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Seniors and Tiny Home Living

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  • MikeL
    replied
    Solar would be challenging here in southern Wisconsin, though in summer a coiled black-hose system would do pretty well, and better for washing than cold tap. It would save somewhat if not tapping the main water heater, though at a certain point gravity-feed starts to get problematic structurally.

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  • oldstnick
    replied
    When I lived in Egypt a long time ago, people used a sort of tape that wrapped around a water pipe and plugged into the wall outlet. It could be turned on then would heat the water for showers, laundry, etc. Has anyone tried such a device? Are they even available here? Solar hot water is a good idea, but maybe not on its own in northern Wisconsin.

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  • MikeL
    replied
    What one could add to the cistern concept is solar, roof-top heating. There may be problems converging pump pressure with solar's gravity flow, but the idea seems worth pursuing. In addition, a custom-fit non-slip rubber mat could be rolled up and placed in a mild bleach vat for sanitization and then rolled back out on the bathroom floor. This would help prevent pesky things such as athlete's foot.

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  • oldstnick
    replied
    Thank you. The gray-water cistern is interesting too.

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  • MikeL
    replied
    Thailand may be an origin of the concept, though we are very interested in OP's problematic bathroom for seniors. Here is one in Portland that could be scaled down to the size of a closet, much more in line with the Japanese intelligent use of space:

    Tiny Bathroom
    https://houzz.com/photos/677807/Tiny...hroom-portland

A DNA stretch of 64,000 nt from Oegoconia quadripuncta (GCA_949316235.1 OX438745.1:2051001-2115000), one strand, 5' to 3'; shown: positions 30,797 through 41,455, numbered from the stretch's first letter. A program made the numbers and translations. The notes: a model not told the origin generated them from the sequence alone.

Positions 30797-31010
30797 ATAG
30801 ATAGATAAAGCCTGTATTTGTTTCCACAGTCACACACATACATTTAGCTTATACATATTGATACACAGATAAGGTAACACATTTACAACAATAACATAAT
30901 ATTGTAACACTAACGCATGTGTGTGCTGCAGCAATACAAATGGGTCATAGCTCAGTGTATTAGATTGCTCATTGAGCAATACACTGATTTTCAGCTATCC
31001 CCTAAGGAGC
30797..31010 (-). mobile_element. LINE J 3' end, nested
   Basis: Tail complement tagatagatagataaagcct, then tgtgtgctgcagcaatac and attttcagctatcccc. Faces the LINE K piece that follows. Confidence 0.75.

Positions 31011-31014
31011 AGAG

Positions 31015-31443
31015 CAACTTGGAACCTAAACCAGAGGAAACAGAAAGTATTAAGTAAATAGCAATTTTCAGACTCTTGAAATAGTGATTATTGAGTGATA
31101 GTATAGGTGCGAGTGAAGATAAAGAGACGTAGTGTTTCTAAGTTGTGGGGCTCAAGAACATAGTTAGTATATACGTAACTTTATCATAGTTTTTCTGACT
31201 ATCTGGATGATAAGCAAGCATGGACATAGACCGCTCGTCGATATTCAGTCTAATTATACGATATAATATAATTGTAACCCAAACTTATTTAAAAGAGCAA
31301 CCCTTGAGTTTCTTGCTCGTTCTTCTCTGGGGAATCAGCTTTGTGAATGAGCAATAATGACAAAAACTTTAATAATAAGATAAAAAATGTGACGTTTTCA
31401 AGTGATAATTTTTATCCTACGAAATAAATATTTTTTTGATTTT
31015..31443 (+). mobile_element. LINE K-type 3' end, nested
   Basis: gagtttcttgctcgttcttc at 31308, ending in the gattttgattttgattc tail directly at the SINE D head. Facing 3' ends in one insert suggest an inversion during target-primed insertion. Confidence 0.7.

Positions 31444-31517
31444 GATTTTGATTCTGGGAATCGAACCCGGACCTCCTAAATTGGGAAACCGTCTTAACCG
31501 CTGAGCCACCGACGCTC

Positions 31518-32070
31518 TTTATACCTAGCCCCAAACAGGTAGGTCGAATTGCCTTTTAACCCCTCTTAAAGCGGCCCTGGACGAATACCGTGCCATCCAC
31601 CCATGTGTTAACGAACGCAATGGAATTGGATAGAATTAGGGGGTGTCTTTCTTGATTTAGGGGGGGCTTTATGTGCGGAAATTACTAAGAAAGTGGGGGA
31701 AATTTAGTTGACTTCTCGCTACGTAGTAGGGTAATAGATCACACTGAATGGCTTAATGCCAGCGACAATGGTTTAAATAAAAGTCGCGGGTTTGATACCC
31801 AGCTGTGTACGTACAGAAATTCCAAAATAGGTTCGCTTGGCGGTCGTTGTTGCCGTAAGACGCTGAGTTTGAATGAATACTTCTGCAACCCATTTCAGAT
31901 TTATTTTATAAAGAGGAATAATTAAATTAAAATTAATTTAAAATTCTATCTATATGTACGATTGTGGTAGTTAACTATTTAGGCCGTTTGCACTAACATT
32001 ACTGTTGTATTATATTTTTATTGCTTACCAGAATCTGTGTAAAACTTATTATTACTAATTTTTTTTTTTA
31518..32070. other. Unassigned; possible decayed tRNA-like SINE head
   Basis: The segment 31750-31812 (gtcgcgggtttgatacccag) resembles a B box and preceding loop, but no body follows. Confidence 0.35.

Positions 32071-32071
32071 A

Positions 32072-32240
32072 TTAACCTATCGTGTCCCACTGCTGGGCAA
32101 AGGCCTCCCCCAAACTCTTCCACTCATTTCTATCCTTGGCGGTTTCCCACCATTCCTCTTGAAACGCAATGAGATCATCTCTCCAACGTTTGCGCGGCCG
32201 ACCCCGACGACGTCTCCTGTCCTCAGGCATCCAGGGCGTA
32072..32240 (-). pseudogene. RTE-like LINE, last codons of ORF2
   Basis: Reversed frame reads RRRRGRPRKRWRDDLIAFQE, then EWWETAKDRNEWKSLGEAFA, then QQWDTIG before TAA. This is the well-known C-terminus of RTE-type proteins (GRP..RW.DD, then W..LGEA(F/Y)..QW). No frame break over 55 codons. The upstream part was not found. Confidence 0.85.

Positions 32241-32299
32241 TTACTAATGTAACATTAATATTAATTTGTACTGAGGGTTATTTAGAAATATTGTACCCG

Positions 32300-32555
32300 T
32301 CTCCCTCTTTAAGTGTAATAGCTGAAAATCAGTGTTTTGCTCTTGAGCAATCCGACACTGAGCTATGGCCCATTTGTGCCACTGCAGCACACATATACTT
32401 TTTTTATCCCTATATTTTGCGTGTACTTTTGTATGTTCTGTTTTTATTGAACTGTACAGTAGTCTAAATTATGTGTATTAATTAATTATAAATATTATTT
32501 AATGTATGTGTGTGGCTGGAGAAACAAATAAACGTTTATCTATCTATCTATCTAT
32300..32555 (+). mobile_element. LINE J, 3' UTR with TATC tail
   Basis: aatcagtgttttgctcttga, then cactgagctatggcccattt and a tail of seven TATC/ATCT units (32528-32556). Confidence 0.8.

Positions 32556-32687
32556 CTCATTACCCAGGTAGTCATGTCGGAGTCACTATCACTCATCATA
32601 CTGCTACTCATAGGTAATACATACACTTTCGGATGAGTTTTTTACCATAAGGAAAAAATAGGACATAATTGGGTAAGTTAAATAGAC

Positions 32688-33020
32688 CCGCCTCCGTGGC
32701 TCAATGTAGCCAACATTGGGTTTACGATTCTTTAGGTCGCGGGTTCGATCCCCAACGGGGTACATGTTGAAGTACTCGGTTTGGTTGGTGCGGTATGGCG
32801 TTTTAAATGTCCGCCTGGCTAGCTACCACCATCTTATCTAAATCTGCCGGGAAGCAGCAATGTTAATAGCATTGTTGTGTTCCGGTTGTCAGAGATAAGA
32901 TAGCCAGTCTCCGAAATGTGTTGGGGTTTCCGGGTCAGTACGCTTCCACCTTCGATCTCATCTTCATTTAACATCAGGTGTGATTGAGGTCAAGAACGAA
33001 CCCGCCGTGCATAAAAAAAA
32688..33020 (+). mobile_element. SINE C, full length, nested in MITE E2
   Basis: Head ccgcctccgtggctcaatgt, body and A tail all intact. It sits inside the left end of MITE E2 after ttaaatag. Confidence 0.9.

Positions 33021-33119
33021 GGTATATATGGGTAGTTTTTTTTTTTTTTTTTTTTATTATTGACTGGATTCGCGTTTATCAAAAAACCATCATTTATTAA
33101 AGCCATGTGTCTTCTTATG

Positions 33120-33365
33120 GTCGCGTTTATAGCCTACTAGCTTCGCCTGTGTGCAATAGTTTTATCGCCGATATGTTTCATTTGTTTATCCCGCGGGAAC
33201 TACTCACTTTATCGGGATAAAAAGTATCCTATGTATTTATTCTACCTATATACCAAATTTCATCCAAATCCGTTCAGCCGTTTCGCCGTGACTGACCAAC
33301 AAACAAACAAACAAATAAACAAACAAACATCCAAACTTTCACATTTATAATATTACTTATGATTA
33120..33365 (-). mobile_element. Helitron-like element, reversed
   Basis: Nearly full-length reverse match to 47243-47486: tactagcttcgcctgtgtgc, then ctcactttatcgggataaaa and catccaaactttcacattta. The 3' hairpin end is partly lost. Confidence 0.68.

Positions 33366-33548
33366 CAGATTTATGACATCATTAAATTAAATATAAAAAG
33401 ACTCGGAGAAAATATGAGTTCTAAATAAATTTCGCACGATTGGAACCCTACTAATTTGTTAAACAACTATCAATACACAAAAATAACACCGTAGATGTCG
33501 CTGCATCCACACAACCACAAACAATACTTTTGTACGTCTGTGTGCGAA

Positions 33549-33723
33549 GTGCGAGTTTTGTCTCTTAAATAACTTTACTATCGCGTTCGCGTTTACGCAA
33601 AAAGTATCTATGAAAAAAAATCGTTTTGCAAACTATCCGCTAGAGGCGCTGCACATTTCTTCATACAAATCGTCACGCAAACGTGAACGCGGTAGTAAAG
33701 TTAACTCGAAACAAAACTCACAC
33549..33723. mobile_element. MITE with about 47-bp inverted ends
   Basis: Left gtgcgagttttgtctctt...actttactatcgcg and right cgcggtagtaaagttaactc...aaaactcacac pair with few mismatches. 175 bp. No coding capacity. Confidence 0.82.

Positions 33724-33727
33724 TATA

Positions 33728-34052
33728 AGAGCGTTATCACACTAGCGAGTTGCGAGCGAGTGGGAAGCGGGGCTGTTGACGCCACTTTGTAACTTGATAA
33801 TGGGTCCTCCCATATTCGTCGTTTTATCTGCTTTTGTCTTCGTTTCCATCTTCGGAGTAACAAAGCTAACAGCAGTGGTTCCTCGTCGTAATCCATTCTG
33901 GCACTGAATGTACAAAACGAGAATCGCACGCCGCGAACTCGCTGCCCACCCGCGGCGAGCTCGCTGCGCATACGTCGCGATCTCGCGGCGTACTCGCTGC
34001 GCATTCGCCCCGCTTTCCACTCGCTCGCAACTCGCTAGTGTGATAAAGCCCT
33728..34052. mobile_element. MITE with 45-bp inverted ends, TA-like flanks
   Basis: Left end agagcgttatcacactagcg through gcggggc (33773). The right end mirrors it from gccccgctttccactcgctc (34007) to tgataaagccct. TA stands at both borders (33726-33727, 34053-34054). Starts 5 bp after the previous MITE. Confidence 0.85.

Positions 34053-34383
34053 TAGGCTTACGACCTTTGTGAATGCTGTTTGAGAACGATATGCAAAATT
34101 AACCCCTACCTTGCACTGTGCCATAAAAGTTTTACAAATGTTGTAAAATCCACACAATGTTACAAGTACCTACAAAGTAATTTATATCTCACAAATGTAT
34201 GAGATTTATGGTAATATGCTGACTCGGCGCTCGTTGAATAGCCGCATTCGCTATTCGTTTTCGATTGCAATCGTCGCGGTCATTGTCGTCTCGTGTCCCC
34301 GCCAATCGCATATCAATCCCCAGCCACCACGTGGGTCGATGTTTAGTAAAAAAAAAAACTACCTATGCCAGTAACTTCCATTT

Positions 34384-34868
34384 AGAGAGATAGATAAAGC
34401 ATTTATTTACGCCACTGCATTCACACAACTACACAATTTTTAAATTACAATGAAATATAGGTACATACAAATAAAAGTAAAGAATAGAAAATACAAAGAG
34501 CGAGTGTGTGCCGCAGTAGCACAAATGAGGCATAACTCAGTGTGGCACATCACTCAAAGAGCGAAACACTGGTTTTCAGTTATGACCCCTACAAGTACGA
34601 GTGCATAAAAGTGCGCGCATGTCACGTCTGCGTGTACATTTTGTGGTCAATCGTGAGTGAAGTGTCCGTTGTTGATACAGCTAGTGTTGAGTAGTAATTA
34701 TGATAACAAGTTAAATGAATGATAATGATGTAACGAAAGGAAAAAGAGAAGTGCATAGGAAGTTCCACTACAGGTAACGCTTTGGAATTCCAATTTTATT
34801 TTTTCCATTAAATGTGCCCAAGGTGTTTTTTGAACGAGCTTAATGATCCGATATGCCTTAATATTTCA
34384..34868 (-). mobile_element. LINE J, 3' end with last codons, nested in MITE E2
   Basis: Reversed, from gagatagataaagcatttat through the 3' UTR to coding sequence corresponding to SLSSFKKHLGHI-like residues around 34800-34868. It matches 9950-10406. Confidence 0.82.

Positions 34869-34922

Leave a comment:


  • oldstnick
    replied
    Thank you for the suggestion.

    My choice of appliances has more to do with memory loss and preferring appliances that turn off via timer and are flameless than anything else. Since I neither need them nor want them, I can use the money and space for other things. Also, my arthritic knees don't handle standing and stirring for any appreciable length of time, so the things I cook are more limited and a slow cooker is a good idea. Weight is a battle, so baking is not something I do anymore either. I'd rather use some of the fun, new recipes in a cup for the microwave. Then I have a single portion and don't have to fight temptation about a larger batch.

    I'm sure other people who read this forum will be happy to know about the smaller appliances, though. They may have other concerns than mine. And I will look around for smaller size fridge and freezer and washer and dryer.

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  • gingervista
    replied
    I am a cook & baker & I absolutely love the THs that have full kitchens, even if appliances are 3/4 size. No reason to give up your kitchen if it's what you want!

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  • Tiny House Basics
    replied
    that is the beauty of tiny houses, you build them custom to you and be realistic with your needs afterall you will be the one living in it. i think starting with a deckover style trailer that is over the wheels is the perfect trailer foundation and having a downstairs bedroom and id go with a 10ft wide trailer as well and have a deck with a nice ramp up to it. I also think you desire for the specific appliances are great!

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  • Anne Maguire
    replied
    Originally posted by Anne Maguire View Post
    In New Zealand we have a severe housing shortage especially for young couples starting out and people on low incomes. I am always surprised that any scheme to help the situation refers to standard type house construction which is expensive and takes much more time. We need to change our mind set about what kind of building could be done instead. Many people of my age who cannot afford highly priced retirement villages need a small,easily kept home and the company of good neighbours when desired. A Tiny House community would be ideal.I envy the variety of Tiny Homes being built in America and the possibility of actually checking them out. The standards are also very high regarding building/finishing. They are being offered in NZ but the designs are usually boxy and built with cheap,unpleasant materials.Prices are still high though.